He told me not to be fooled by her syntax or her colloquialisms because they were not a fair barometer of her smarts. He said if people would just listen and not try to read between the lines, she was easy to understand. He said he'd love to see her and Obama in a debate about energy or even healthcare. He said she'd clean his clock. He even said that if she were given a day or two to prepare for a debate on foreign affairs, his money would still be on her.
He said she was the epitome of a leader. She assembled her staff, listened to their advice, allowed opposing ideas to be heard, and then acted accordingly. As a manager, she advocated making a plan based on the best info available, budgeting the plan, working the plan, measuring results, and quickly adjusting the plan if it was determined it wasn't working as expected. She believed in the First Law of Holes.
He thought her biggest struggles in the 2008 campaign were the product of trying to endorse McCain's positions on issues. She was able to voice her dissenting opinion on ANWR because her views were known, but on everything else she was expected to toe the McCain line. He said that she lacked the ability to shovel crap and sell it as perfume.
He reminded me that anyone who denies the accuracy of her "death panel" metaphor should go back and read her exact words, both her initial FB post and her rebuttal of Obama's attack on her words. He said "read what she wrote, not what someone wrote or said what she wrote". Her words in those posts have already been proven to be true.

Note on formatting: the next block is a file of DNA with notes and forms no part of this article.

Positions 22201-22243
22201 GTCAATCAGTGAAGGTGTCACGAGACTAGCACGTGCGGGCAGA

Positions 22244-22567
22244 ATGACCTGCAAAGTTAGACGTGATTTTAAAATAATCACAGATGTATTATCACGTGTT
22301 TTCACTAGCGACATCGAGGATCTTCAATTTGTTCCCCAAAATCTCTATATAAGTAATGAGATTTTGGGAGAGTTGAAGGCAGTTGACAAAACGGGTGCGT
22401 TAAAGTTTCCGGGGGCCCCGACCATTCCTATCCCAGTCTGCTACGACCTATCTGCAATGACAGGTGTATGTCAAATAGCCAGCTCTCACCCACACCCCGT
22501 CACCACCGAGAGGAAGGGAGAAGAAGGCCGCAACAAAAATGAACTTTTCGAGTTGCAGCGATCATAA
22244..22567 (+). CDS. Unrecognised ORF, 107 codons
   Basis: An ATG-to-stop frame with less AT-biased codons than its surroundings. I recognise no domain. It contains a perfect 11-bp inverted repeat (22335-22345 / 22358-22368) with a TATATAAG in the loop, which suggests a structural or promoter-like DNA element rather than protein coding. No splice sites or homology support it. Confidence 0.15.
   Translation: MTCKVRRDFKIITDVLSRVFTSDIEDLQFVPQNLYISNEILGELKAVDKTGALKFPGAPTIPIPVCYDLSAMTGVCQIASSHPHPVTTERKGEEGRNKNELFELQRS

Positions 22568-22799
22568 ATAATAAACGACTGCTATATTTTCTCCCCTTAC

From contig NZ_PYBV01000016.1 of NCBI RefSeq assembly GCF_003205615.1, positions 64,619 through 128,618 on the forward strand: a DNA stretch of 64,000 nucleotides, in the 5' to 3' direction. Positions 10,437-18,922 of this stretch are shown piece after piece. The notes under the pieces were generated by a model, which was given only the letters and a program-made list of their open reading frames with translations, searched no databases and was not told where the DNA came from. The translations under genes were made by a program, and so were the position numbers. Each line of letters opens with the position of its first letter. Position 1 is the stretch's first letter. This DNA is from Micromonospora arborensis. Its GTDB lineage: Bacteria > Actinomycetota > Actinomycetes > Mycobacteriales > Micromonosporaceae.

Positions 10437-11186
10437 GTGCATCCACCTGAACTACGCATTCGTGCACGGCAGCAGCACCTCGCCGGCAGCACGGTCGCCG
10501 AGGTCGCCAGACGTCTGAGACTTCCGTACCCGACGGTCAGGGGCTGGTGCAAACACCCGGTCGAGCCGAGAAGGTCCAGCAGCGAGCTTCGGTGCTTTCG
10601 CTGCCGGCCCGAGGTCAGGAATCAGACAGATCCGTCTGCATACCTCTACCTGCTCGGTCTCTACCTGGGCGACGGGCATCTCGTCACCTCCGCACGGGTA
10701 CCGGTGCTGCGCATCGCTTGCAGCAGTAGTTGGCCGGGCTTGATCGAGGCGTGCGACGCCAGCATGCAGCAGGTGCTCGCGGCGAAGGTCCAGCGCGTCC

He said that "divisive" is not a word that should be used to describe her. He said that was just a simple use of Alinsky's rule #13. He said, "look at all the issues. Her position is in line with the majority on virtually all of them".
He told me she wasn't perfect, but if I read something or heard something that was negative, I should check it out a little closer. He shared a lot more, but I'm afraid I've already rambled on for too long.
Should she run in 2012? I really don't know. Would I vote for her? It depends who she's running against. Will she drive the agenda if she doesn't run? Yes, for a long time.
Trouble in Welfare-State Paradise: France, Sweden and Cuba
Welfare states are unstable, and tend either to give way to free market reforms and liberalization, to collapse under their own weight, or to fall down the slippery slope of interventionism and degenerate into authoritarian regimes.
For as long as I can recall, and certainly for decades before I was born, the American left had a romantic attachment to the welfare states of the rest of the world. Unsatisfied with America’s own burgeoning 20th-century entitlement systems, left-liberals would point to the more domestically interventionist governments abroad as examples showing that some form of social democracy, or even outright socialism, was preferable to the United States’s alleged free market. In these more civilized countries, so goes the progressive narrative, health care and jobs are provided by the government, no one has to pay personally for anything that’s really important — a “safety net” would prevent people from growing old without financial support or getting sick without the comfort of subsidized health care.